The Campania region of Italy
Our man in the know has prepared a list of the top pizzeria establishments in Naples. In other words, the best places to sample the traditional Neapolitan pizza in its place of origin.
And in no particular order, the list is something like this:
Many readers might be confused between a Pizza Napoli, a Pizza Marinara and a Risotto alla Pescatora.
Basically, a pizza Napoli is tomatoes and very salty alici or anchovies.
A pizza marinara is the same but with the addition of garlic (at least that's how they make it near where we live).
A risotto alla pescatora can contain anything from mussels to shrimps, lobster and crab legs.
You'd be wide off the mark if you think the city of Napoli is all pizza, mandolins and Maradona. This is a city which communicates a tremendously colourful way of life which has entranced every outsider who has passed through the port.
'Naples, The Future is Here' is the title of an interesting email we received from Urban Italy. It concerns the a project called 'La Porta del Parco' which is part of the biggest urban renewal project in Europe.
From the press release we leanr that the project concerns a 2,000,000 square metre area more or less corresponding to the Bagnoli quarter in the western part of Naples, a magnificent part of the Bay with views sweeping from Vesuvius to Capri, from the islet of Nisida to the Posillipo. A place of stunning natural beauty, but for the heavy industry which developed here from the mid 19th century on.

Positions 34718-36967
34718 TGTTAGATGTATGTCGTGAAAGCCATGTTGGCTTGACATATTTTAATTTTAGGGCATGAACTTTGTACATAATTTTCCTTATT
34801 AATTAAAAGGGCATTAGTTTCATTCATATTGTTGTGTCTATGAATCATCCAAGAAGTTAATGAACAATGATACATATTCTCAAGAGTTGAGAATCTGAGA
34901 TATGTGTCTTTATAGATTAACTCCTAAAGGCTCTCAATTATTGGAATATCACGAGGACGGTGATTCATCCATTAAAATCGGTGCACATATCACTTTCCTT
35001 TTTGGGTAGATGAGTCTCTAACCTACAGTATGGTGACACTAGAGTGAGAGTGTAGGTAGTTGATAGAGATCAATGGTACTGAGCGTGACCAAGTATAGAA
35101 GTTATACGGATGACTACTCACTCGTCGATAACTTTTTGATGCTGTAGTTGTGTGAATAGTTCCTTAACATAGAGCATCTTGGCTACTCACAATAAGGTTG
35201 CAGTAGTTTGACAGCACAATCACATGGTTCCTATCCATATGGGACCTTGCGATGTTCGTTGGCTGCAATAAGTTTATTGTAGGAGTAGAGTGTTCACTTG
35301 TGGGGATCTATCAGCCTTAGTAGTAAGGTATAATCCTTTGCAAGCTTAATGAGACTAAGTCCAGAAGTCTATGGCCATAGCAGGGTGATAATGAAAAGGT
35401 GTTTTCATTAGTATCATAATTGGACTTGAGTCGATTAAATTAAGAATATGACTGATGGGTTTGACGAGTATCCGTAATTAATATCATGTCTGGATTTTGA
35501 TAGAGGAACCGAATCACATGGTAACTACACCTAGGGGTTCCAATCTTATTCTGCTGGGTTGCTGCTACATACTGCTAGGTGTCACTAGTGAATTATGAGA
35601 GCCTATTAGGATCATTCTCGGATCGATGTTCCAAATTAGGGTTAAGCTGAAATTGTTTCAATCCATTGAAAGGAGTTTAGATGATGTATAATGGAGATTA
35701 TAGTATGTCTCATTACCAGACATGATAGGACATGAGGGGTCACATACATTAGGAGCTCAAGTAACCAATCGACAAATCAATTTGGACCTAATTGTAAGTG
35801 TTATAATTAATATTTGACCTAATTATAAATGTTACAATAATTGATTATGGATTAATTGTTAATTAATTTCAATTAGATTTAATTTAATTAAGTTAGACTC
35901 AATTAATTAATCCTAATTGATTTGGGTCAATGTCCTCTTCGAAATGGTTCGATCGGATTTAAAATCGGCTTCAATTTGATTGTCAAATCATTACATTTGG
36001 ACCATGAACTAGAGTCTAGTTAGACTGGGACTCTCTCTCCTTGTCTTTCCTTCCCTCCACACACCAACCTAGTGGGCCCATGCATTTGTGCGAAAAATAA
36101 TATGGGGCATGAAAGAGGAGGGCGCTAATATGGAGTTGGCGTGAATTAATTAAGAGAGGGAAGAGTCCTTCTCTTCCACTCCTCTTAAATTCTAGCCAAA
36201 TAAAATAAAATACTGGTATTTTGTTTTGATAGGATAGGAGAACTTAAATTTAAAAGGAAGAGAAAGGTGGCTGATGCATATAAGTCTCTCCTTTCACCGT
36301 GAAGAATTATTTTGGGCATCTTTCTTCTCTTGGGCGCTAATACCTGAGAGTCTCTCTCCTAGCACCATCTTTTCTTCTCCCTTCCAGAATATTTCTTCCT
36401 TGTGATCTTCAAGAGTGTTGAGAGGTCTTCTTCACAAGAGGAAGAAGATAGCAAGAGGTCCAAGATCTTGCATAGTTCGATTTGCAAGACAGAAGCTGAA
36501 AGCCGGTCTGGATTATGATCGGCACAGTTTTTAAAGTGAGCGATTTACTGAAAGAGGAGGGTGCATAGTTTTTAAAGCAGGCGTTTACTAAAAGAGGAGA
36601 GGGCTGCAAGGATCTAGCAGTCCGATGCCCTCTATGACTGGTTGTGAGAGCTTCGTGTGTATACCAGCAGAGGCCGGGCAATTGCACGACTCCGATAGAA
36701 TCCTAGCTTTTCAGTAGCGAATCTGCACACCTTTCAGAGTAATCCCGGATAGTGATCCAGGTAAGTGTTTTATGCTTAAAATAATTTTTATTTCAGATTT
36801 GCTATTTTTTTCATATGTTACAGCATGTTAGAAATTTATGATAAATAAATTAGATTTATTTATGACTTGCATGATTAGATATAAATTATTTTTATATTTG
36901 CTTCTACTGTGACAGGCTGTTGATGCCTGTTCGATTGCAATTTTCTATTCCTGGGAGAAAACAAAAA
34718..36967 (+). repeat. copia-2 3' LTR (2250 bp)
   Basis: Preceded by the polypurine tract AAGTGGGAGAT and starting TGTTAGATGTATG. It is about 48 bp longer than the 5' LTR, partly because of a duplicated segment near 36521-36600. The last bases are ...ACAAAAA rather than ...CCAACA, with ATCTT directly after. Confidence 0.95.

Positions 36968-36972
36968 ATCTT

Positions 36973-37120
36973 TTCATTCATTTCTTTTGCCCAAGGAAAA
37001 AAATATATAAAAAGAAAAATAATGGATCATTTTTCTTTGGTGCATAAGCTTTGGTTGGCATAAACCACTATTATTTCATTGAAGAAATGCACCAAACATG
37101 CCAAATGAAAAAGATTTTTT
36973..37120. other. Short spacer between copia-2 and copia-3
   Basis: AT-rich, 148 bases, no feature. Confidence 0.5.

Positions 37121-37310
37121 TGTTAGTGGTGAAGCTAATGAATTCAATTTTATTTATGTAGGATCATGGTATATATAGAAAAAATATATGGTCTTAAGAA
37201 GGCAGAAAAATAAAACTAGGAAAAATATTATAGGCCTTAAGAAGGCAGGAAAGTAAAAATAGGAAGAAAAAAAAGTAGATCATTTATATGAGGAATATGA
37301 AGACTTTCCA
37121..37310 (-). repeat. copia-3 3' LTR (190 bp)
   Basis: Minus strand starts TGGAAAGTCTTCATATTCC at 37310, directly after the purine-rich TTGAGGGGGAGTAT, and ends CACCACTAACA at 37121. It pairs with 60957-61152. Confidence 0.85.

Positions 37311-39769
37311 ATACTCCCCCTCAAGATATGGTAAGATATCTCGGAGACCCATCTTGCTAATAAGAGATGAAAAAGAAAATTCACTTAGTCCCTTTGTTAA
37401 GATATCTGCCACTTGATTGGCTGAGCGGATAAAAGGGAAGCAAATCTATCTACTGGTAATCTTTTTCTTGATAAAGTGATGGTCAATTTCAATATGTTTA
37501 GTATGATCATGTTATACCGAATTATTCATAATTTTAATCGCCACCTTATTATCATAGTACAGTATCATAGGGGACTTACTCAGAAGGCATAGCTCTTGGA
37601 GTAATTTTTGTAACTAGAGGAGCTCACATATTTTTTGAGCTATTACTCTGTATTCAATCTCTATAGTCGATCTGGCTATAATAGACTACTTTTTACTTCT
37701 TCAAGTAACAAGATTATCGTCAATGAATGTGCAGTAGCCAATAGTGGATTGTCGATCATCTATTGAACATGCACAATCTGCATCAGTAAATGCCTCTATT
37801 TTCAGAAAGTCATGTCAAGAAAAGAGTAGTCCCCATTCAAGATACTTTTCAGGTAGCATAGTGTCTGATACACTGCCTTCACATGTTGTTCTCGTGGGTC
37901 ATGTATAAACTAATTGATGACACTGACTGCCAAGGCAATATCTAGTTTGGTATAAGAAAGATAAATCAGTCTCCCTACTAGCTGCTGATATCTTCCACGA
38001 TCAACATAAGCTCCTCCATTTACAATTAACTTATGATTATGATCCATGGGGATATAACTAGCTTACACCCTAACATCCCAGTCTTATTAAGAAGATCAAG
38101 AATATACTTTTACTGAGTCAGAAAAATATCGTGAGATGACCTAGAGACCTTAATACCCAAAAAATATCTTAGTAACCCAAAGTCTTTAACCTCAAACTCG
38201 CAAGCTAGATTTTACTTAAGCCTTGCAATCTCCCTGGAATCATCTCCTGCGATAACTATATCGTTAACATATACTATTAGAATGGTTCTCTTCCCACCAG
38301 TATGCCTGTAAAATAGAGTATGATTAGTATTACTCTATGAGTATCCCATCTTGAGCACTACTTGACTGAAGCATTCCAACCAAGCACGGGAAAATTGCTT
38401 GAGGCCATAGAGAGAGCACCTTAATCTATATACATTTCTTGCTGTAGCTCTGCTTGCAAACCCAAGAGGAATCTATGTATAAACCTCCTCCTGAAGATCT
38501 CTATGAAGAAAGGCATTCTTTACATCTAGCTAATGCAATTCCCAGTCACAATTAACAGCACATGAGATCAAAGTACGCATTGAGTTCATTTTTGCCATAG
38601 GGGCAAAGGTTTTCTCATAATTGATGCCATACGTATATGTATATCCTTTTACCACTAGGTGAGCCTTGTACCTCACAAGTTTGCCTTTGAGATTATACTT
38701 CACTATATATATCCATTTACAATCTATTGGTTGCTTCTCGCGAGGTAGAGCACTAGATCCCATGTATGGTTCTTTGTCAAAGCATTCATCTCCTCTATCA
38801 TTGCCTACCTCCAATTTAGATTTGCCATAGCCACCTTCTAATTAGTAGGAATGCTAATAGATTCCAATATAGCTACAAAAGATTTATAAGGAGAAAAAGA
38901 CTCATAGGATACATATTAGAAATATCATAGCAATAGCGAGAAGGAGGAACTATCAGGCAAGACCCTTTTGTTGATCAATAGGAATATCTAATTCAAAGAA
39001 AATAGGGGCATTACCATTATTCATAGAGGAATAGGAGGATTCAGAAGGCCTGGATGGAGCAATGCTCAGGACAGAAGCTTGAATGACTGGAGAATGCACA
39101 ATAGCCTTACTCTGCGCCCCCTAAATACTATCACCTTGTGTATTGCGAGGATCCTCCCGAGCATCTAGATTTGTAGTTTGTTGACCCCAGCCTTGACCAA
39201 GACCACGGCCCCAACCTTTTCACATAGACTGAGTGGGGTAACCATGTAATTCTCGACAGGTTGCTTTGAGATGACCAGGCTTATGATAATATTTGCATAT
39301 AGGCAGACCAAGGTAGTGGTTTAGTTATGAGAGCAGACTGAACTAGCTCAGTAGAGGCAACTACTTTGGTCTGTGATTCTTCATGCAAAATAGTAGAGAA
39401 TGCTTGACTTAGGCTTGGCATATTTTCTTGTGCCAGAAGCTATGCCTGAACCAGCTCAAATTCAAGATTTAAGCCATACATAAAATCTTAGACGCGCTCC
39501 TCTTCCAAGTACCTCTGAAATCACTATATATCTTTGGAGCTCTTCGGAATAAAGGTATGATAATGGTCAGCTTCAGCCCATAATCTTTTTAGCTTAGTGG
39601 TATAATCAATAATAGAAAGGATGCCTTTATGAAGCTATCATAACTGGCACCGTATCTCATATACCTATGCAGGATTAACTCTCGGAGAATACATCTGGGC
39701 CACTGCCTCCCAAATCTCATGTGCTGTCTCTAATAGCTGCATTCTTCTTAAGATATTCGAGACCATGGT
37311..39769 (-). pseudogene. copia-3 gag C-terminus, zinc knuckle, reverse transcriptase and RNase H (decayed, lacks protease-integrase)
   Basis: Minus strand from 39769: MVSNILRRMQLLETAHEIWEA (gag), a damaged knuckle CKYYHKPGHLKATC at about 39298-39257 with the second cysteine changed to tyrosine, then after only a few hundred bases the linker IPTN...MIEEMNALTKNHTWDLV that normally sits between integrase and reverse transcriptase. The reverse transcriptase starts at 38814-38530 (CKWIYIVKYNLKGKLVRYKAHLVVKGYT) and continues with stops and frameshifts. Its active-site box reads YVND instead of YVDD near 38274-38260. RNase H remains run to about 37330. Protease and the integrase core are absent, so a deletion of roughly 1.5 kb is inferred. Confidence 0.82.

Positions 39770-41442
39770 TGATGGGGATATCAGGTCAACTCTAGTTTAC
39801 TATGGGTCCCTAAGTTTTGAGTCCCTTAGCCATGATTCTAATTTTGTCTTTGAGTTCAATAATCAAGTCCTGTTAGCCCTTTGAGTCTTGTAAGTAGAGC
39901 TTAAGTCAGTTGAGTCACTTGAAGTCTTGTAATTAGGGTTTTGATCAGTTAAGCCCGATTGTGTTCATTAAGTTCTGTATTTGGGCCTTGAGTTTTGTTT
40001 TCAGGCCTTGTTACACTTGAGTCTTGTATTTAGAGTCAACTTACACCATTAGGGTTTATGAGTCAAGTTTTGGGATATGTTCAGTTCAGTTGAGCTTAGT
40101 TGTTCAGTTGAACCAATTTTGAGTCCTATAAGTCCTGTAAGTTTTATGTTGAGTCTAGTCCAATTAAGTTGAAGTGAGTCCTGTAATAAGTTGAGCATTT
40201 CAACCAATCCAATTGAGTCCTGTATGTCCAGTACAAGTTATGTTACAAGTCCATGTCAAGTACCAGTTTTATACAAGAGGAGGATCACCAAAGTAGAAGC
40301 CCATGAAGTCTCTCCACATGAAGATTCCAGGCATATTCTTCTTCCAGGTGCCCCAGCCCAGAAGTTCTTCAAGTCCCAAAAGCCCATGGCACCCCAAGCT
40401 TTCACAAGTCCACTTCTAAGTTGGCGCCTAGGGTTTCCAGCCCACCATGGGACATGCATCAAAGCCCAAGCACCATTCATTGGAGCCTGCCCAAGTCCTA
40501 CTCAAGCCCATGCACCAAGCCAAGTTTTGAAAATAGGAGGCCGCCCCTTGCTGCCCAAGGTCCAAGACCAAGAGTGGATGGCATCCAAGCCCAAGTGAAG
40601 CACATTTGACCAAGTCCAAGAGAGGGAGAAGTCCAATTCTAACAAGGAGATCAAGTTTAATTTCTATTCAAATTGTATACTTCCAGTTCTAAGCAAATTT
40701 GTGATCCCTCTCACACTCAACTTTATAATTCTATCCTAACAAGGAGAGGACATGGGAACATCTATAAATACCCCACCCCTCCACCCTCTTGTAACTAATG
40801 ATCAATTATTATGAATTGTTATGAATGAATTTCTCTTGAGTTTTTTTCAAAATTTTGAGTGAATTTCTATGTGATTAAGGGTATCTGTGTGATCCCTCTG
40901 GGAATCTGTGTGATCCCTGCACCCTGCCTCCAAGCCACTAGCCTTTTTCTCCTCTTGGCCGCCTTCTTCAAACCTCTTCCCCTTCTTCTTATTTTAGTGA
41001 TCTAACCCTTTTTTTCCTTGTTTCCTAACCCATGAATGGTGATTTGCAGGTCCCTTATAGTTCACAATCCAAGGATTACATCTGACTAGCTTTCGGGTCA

Now the steelworks is no more, the land has been reclaimed, and the ambitious regeneration plan known as Bagnolifutura is under way. Faltering, but under way.
Of all the regions of Italy, perhaps Campania holds the traditional Christmas presepe or Nativity scenes with the most reverence. The origin of the Neapolitan presepe can trace its beginnings to 1025, but it is thanks to the artistry of the brothers Pietro and Giovanni Alemanno in the 15th century who established the city as Italy's presepe capital. Year by year they created a growing cast of hand-carved wooden figurines to add to the usual animals and local landscapes.
We have received many emails asking where to get hold of Sorrento and Amalfi lemons in the United States of America. It seems it is a lot easier getting hold of byproducts such as limoncello. But we are still referring only to products made from Amalfi Coast lemons and not the actual thing. For the definitive answer as to the availability of Amalfi Coast lemons in the United States we received this email from Tracy L. Kahn.
The Amalfi Coast lemon is scientifically known as Sfusato Amalfitano and the body responsible for its preservation is the Consortium for the Promotion of the Amalfi Coast Lemon or 'Consorzio di Tutela del Limone Costa d'Amalfi I.G.P.' When buying the lemons, lemon liqueur or lemon by-products look out for the I.G.P. logo which is the official acknowledgement that the lemons used were grown in the territory and according to the traditional rules of production.